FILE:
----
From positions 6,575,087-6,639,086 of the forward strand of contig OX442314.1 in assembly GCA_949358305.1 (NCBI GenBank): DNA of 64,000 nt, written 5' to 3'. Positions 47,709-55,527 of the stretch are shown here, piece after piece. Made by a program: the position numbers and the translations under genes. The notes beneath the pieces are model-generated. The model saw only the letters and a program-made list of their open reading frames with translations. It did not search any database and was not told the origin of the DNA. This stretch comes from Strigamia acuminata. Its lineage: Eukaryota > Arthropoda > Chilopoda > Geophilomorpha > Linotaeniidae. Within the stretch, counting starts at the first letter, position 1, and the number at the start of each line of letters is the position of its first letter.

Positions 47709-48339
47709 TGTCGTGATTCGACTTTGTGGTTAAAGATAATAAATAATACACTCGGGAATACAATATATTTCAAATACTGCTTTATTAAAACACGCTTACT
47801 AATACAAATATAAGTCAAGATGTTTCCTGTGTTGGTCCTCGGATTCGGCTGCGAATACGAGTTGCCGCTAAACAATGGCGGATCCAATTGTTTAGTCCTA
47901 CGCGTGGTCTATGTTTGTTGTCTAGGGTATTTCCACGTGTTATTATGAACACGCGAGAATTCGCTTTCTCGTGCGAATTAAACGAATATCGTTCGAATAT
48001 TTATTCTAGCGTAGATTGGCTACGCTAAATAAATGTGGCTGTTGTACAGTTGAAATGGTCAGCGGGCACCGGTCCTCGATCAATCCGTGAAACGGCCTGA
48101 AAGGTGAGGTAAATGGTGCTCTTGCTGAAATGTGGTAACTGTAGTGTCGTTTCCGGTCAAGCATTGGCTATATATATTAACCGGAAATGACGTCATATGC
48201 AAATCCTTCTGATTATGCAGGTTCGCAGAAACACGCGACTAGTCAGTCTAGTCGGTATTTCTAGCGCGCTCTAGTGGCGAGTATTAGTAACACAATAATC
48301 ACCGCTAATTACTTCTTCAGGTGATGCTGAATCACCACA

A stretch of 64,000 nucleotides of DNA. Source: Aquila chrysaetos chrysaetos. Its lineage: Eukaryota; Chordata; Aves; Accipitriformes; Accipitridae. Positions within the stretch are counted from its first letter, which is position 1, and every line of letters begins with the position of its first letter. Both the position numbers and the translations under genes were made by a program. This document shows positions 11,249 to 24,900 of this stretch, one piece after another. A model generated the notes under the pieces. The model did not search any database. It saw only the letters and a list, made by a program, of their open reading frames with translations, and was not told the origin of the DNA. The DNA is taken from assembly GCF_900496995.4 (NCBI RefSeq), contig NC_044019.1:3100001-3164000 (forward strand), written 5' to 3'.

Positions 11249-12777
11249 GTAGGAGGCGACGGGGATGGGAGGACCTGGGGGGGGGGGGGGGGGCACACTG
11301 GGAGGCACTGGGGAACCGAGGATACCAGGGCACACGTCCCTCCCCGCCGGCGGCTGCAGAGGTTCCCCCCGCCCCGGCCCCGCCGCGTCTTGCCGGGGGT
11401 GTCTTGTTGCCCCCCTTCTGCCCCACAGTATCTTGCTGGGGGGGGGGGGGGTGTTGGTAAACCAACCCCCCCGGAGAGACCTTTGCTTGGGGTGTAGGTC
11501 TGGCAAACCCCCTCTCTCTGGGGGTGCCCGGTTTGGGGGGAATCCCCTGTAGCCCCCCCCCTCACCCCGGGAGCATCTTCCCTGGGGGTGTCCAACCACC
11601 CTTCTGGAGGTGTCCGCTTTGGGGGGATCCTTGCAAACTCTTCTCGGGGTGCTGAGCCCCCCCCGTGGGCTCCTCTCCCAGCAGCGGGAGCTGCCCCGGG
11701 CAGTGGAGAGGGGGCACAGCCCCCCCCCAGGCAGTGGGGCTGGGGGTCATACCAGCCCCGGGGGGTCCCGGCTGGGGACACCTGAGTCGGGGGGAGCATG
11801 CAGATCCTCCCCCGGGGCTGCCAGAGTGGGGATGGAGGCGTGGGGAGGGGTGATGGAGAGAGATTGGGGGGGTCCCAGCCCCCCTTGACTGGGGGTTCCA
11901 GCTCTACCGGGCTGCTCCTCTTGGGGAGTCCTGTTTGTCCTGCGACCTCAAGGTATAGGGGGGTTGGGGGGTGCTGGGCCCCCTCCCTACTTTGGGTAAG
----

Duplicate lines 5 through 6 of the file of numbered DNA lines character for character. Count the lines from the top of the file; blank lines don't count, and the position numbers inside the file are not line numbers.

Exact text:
47901 CGCGTGGTCTATGTTTGTTGTCTAGGGTATTTCCACGTGTTATTATGAACACGCGAGAATTCGCTTTCTCGTGCGAATTAAACGAATATCGTTCGAATAT
48001 TTATTCTAGCGTAGATTGGCTACGCTAAATAAATGTGGCTGTTGTACAGTTGAAATGGTCAGCGGGCACCGGTCCTCGATCAATCCGTGAAACGGCCTGA